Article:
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The calendar was out of wack in 1582 and 1752

They forgot to mention that in 1752 the calendar skipped 11 days in countries ruled by England, which includes the USA!


It is widely known that in September 1752, Great Britain switched from the Julian Calendar to the Gregorian Calendar. In order to achieve the change, 11 days were 'omitted' from the calendar - i.e. the day after 2 September 1752 was 14 September 1752.


Earth's orbit of sun is reason for the leap

John Stanley
The Arizona Republic
Feb. 28, 2008 12:00 AM

Leap years are necessary because - rather inconveniently for calendar makers - it takes the Earth almost 6 hours longer than an even 365 days to complete one full orbit around the sun.

To keep things in sync, the Roman astronomer Sosigenes suggested adding one whole day to the calendar every four years.

Julius Caesar liked the idea and decreed that, beginning in 45 B.C., the new and improved Julian calendar, incorporating the leap year, would go into effect.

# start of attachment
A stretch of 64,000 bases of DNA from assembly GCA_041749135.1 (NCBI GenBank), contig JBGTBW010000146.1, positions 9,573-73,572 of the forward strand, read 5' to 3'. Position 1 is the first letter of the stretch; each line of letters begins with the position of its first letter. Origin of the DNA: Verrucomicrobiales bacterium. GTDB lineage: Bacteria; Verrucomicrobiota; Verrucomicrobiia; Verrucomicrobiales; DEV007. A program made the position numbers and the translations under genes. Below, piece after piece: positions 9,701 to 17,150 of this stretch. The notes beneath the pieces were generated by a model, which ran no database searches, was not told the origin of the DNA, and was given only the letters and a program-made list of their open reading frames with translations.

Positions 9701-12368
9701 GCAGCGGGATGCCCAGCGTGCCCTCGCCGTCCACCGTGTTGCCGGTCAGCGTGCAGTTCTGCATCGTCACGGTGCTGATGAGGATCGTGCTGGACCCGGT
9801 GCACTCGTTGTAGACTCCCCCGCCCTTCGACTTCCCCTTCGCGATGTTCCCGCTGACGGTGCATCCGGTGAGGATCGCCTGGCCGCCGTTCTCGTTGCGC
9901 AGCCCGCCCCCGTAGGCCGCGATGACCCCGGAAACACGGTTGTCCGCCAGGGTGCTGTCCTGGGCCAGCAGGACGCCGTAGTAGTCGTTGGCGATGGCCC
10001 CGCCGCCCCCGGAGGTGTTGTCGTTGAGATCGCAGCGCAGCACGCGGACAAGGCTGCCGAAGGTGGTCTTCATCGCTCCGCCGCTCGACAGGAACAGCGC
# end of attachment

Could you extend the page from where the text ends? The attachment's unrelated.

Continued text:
But tiny inaccuracies in the system accrued and, by the 16th century, the civil and liturgical calendar was out of step with the astronomical calendar by some 10 days.

In 1582, Pope Gregory XIII modified the Julian calendar, basically by eliminating three leap years every four centuries.

Because it was a Catholic innovation, the Gregorian calendar was slow to be adopted in many Protestant and Orthodox countries. Britain (and its American colonies) didn't adjust its calendar until 1752; Greece didn't accept the new system until 1923, the last European country to do so.

The rule for leap years: Add an extra day at the end of February to every year that's evenly divisible by four. An exception occurs if the year is evenly divisible by 100, but there's an exception to the exception if the year is also evenly divisible by 400.

Eventually there may be an exception to the exception to the exception. But because that won't happen until the year 4000, there's no sense worrying about it now.


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